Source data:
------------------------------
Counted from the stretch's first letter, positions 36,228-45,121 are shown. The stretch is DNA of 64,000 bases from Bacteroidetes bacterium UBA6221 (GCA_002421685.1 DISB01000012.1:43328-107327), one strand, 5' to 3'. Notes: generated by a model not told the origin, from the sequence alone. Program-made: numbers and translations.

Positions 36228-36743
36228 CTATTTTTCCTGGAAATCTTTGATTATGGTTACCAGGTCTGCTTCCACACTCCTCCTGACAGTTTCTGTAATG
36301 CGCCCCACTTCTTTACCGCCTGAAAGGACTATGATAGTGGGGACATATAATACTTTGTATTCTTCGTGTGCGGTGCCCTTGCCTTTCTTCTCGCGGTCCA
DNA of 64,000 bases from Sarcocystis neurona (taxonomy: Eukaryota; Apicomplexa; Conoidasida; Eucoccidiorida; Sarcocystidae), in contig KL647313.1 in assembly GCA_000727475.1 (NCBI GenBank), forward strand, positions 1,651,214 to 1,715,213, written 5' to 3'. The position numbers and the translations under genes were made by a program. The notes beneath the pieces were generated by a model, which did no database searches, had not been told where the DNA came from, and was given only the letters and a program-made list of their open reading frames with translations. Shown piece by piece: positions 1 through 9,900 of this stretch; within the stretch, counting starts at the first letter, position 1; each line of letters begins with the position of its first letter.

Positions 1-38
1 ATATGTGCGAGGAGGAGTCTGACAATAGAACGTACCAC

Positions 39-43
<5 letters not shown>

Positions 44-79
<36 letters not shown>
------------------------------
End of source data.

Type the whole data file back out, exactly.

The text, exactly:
Counted from the stretch's first letter, positions 36,228-45,121 are shown. The stretch is DNA of 64,000 bases from Bacteroidetes bacterium UBA6221 (GCA_002421685.1 DISB01000012.1:43328-107327), one strand, 5' to 3'. Notes: generated by a model not told the origin, from the sequence alone. Program-made: numbers and translations.

Positions 36228-36743
36228 CTATTTTTCCTGGAAATCTTTGATTATGGTTACCAGGTCTGCTTCCACACTCCTCCTGACAGTTTCTGTAATG
36301 CGCCCCACTTCTTTACCGCCTGAAAGGACTATGATAGTGGGGACATATAATACTTTGTATTCTTCGTGTGCGGTGCCCTTGCCTTTCTTCTCGCGGTCCA
DNA of 64,000 bases from Sarcocystis neurona (taxonomy: Eukaryota; Apicomplexa; Conoidasida; Eucoccidiorida; Sarcocystidae), in contig KL647313.1 in assembly GCA_000727475.1 (NCBI GenBank), forward strand, positions 1,651,214 to 1,715,213, written 5' to 3'. The position numbers and the translations under genes were made by a program. The notes beneath the pieces were generated by a model, which did no database searches, had not been told where the DNA came from, and was given only the letters and a program-made list of their open reading frames with translations. Shown piece by piece: positions 1 through 9,900 of this stretch; within the stretch, counting starts at the first letter, position 1; each line of letters begins with the position of its first letter.

Positions 1-38
1 ATATGTGCGAGGAGGAGTCTGACAATAGAACGTACCAC

Positions 39-43
<5 letters not shown>

Positions 44-79
<36 letters not shown>